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January 11, 2018

Smell Lose After Upper Respiratory Infection

Losing the sense of smell is not uncommon with upper respiratory infections (URI), typically with a viral common cold or flu. According to some studies, smell loss or decrease may occur between 18-45% of  patients who suffer from a URI.

It is estimated that about 1/3 of such patients will fully recover their sense of smell with 2-3 years, most within the first year. Unfortunately, that leaves 2/3 of these patients who suffer from some degree of smell dysfunction.

The key determining factor whether full recovery is expected or not is whether there is still some smell sense present (hyposmia). Those with COMPLETE smell loss (anosmia) have a much higher risk of no recovery.

A secondary factor to predicting whether full smell recovery will happen or not is age. The older the patient's age, the worse potential for smell recovery.

In terms of treatment, literature reports that steroids, vitamin B, zinc, theophylline, and α-lipoid acid can be used to treat post-infectious olfactory loss, but thus far there is no definitive effective therapy available to date.

In spite of smell and taste dysfunction being relatively common complaints, there's only a few centers that actively evaluate and treat patients with these complaints.

In our area, there's only two...

Taste and Smell Clinic in Washington DC



References:
Postinfectious olfactory loss: A retrospective study on 791 patients. The Laryngoscope, 128: 10–15. doi:10.1002/lary.26606

Complaints of olfactory disorders: epidemiology, assessment and clinical implications. Curr Opin Allergy Clin Immunol 2008;8:10–15.

Smell and taste disorders, a study of 750 patients from the University of Pennsylvania Smell and Taste Center. Arch Otolaryngol Head Neck Surg 1991;117:519–528.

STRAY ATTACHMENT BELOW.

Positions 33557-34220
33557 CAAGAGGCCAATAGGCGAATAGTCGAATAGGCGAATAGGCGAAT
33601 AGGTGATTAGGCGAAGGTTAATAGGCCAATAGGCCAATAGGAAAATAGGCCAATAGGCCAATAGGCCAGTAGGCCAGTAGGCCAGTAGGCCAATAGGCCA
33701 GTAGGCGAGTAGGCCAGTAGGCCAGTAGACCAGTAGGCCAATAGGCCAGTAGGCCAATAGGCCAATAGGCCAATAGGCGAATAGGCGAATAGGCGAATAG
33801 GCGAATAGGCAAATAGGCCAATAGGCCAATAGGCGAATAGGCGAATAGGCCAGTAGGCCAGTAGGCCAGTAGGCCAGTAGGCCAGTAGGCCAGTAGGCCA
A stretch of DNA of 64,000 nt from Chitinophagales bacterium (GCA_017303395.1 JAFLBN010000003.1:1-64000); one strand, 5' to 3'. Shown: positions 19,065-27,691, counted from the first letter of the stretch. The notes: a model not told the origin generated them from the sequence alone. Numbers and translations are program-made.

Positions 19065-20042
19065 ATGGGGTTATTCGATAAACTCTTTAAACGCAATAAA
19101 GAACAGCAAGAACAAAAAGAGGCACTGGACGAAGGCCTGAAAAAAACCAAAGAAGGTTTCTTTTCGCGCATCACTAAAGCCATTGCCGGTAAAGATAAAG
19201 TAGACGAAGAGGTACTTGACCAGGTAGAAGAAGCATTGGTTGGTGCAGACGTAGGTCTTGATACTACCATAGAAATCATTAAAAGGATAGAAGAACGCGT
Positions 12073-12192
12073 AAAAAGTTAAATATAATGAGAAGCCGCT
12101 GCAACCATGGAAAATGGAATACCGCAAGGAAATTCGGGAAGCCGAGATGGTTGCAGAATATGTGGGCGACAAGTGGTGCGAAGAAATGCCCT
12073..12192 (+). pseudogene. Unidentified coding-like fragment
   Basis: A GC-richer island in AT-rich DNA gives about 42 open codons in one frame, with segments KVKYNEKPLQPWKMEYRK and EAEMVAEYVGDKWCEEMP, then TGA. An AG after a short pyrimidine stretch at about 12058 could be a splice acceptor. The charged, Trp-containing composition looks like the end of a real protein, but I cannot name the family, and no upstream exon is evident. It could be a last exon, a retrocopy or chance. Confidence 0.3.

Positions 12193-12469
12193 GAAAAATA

Olfactory dysfunctions. Epidemiology and therapy in Germany, Austria and Switzerland [in German]. HNO 2004;52:112–120.

Postviral olfactory loss. Otolaryngol Clin North Am 2004;37:1159–1166

Characteristics of olfactory disorders in relation to major causes of olfactory loss. Arch Otolaryngol Head Neck Surg 2002;128:635–641.

Long-term follow-up of olfactory loss secondary to head trauma and upper respiratory tract infection. Arch Otolaryngol Head Neck Surg 1995;121:1183–1187.

Local and systemic administration of corticosteroids in the treatment of olfactory loss. Am J Rhinol 2004;18:29–33.

Topical therapy in anosmia: relevance of steroid-responsiveness. Laryngoscope 2008;118:1681–1686.

Lipoic acid in the treatment of smell dysfunction following viral infection of the upper respiratory tract. Laryngoscope 2002;112:2076–2080.


December 22, 2017

Criteria for INSPIRE Pacemaker to Treat Obstructive Sleep Apnea (OSA)

Due to effective marketing, I have had more and more patients inquire about the INSPIRE sleep therapy to treat and potentially cure obstructive sleep apnea so that CPAP would not be needed.

First off, our office does not perform this procedure which requires implanting a pacemaker in the chest wall (see image). It works by stimulating the tongue muscle in time with inhalation to prevent the tongue from falling back and obstructing the airway leading to sleep apnea.

For those interested, there are specific criteria that must be met in order to be considered a surgical candidate.

1) Must be 22 years or older
2) On the sleep study report, the AHI score must be 15 - 65.
3) On the sleep study report, there must be fewer than 25% central apneas.
4) Patient must report is unable to tolerate CPAP therapy.
5) There must not be any concentric airway collapse at the palate level (determined on sedated endoscopy)
6) BMI must be less than 32.

Patients must also be made aware that even if they meet surgical criterias, some insurance companies will not cover as it may be considered experimental.

Although any ENT doctor can determine whether a patient meets INSPIRE surgical criteria, only a few ENT doctors are trained to perform this procedure.

You can find the closest ENT doctor who can perform this surgery here.

In my neck of the woods, the closest would be Dr. Stanley Chia at Georgetown and Dr. Mark Jameson at UVA.




What is Found in Normal Nasal Fluid in a Healthy Human Being?

Table from this Reference
Contrary to common belief, normal nasal fluid is not water... It is in fact more similar to sweat than water.

Nasal fluid is normally produced by submucosal glands, seromucous glands, goblet cells, transsudation of blood plasma, mucosal tissue fluid, and tear fluid. The table shown is a description of what electrolytes are contained in normal nasal fluid produced by a normal, healthy human being.